RSF funds assisted the Smithsonian Institution taking battery-operated televisions into the South American rain forest to show remote villages and rural populations a short film of the beauty of jaguars and other South American mega fauna. Due to habitat destruction millions of children and adults who inhabit this region never see these animals in the wild, and the film was part of a widely heralded project to educate the native people about their own natural resources. The film was shot using Inca, an adult male jaguar raised at the T.I.G.E.R.S. Preserve.
Jaguars from the Preserve were also used as key characters in the film
Jaguar, Year of the Cat made by
Nature for international broadcast. This program included the only film clips in the world of a mother jaguar and her cubs in a wild setting.
RSF is currently supporting a program that reimburses farmers for livestock lost to wild predators, including jaguars. This initiative ensures that the predators do not become a financial liability for the farmers and are therefore less likely to be illegally poached. The RSF rewards farmers in the program who set aside a minimum of twenty percent of their land to be kept in its natural wild state. This ensures a viable habitat for the jaguar and other indigenous wildlife such as tapirs, monkeys, toucans, sloths, caiman, and spectacled bears.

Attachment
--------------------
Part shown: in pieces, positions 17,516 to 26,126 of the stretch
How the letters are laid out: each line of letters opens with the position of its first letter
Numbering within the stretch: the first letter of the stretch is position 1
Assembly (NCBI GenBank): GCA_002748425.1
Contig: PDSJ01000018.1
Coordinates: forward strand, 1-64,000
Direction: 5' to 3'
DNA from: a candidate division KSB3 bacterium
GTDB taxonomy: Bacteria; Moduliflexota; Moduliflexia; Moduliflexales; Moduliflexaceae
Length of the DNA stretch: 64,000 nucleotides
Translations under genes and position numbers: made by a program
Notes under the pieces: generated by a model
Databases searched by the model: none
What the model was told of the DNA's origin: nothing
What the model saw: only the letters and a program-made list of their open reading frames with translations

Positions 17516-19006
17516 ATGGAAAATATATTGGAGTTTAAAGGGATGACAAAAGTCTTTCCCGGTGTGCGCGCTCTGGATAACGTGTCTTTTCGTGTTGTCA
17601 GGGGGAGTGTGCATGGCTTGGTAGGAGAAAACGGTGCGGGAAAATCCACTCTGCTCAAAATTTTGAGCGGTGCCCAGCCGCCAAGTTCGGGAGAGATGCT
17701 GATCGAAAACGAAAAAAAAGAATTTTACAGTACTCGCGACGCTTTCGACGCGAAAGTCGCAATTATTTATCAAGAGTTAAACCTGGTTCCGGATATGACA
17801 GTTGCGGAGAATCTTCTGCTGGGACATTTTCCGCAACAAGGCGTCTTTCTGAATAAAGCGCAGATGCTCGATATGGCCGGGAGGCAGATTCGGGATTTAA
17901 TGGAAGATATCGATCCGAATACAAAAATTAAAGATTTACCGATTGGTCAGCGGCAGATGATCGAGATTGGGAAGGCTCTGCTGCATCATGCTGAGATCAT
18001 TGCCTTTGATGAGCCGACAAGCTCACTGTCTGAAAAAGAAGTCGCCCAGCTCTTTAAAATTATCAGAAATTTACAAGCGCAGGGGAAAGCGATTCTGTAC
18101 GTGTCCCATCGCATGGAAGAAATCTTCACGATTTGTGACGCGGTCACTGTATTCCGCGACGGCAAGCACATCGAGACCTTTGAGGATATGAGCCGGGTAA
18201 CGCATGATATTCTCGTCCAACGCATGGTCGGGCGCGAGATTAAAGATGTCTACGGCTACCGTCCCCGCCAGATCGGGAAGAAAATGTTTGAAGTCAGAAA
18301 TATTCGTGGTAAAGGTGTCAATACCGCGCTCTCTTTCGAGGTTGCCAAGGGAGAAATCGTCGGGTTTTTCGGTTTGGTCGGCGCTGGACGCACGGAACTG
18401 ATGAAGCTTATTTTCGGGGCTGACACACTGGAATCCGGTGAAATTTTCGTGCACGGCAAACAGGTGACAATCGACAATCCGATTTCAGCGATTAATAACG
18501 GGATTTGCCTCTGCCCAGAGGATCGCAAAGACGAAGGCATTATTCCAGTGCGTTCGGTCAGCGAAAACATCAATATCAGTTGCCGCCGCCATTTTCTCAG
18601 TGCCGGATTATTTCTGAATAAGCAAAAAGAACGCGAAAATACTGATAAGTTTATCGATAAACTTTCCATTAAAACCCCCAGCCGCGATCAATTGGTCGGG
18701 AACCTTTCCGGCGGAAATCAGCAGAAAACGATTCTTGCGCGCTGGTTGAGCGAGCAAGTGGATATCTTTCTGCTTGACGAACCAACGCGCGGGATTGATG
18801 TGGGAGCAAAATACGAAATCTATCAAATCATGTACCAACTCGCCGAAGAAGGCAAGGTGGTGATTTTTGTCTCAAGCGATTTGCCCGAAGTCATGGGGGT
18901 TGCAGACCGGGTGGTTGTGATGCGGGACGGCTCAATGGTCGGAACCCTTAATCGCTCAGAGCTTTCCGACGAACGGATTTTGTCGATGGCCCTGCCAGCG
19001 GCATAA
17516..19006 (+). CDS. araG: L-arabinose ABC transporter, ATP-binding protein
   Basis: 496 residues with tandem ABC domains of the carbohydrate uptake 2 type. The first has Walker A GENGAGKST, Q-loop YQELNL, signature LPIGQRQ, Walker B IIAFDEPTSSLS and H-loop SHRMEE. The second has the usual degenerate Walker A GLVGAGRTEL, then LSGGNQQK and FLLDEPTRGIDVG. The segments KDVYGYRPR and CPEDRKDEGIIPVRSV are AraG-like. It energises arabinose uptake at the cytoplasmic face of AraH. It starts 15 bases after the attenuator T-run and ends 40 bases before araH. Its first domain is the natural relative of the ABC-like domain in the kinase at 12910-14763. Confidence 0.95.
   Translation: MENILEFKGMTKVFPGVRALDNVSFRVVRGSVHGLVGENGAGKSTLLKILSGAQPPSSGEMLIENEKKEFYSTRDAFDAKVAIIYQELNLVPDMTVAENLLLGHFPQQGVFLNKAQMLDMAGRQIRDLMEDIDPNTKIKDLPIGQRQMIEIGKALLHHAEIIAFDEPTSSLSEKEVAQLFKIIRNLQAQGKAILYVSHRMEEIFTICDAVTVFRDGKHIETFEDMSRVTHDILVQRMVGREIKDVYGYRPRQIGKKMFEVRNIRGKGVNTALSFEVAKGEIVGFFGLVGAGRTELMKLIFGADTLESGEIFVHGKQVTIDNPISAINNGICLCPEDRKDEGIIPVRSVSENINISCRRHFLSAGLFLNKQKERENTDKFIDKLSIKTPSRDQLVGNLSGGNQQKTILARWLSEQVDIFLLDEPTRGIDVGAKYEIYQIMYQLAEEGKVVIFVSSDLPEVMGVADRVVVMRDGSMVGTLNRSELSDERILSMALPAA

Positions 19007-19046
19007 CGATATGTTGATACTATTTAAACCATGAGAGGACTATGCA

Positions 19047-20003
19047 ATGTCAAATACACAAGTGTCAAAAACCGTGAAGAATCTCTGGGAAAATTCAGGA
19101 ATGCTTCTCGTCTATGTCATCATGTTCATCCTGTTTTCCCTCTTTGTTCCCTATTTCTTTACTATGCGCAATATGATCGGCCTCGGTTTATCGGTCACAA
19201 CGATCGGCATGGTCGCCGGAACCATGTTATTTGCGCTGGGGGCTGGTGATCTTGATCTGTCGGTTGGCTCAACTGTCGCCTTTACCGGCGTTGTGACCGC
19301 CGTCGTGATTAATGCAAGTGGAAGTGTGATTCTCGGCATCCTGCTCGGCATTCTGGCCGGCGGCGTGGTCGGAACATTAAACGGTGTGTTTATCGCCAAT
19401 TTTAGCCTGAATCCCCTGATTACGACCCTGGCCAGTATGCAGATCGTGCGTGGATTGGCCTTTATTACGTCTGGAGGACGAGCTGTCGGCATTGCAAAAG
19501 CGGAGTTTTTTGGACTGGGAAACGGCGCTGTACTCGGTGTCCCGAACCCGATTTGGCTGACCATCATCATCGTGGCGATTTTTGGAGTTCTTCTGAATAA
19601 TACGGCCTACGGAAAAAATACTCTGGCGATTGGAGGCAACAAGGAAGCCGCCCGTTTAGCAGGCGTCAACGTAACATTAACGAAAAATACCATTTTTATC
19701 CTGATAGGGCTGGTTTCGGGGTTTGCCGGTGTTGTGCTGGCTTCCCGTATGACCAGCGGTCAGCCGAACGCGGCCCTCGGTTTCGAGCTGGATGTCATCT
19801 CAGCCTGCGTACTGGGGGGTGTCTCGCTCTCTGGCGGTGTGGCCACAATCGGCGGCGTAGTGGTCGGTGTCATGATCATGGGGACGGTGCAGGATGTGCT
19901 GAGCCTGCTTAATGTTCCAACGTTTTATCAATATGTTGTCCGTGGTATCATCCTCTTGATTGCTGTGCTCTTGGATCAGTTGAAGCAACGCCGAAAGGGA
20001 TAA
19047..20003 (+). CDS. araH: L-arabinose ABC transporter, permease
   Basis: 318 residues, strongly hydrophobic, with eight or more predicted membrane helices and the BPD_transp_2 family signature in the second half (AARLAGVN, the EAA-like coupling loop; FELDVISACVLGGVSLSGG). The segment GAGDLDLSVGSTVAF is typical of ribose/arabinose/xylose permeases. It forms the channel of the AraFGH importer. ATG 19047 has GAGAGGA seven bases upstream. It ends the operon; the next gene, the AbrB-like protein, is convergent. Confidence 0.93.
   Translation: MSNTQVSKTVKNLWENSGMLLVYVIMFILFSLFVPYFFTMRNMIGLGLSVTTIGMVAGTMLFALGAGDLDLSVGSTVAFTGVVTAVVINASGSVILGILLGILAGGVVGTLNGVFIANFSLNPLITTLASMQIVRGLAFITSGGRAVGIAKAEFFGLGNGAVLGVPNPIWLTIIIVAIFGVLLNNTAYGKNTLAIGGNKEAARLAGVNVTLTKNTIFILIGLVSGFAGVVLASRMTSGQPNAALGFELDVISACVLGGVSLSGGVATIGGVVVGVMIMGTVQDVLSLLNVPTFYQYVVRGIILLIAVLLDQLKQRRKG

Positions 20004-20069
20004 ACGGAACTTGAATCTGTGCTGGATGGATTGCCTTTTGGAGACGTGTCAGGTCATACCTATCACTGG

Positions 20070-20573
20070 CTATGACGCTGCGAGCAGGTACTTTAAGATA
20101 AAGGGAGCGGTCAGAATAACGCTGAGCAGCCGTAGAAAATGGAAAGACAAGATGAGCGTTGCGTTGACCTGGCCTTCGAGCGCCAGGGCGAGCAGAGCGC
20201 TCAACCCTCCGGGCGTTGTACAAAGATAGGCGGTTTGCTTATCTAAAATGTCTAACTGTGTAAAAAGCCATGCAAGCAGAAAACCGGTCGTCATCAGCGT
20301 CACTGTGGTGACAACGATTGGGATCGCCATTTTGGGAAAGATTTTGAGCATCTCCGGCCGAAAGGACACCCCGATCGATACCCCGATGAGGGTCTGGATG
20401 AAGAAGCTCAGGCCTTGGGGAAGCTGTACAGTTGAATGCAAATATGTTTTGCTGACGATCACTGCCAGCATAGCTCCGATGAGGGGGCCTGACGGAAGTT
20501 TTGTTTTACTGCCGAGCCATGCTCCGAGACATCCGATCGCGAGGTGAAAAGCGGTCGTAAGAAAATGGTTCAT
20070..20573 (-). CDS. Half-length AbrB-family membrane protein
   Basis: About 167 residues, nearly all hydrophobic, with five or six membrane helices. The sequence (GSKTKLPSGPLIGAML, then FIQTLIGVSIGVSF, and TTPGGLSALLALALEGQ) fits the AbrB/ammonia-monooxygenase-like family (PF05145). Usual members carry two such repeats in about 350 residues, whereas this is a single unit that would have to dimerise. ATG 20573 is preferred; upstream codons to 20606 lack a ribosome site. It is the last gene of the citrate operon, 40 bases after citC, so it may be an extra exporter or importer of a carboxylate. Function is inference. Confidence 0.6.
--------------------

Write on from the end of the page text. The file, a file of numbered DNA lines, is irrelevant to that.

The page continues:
Small Wildcat Conservation Foundation
Founded in 1996, the Small Wildcat Conservation Foundation works to ensure the survival of small wild cats and their natural habitats worldwide. The Foundation works with local partners in such regions as the Andes, China, Sumatra, and Tibet to identify and mitigate threats to the world’s small wild cats such as the Javan fishing cat and the rarely seen desert-dwelling sand cat. These and other rare cats are listed as
critically endangered on the Red List of the International Union for Conservation of Nature. RSF supports IUCN efforts to protect the world’s smallest endangered cats.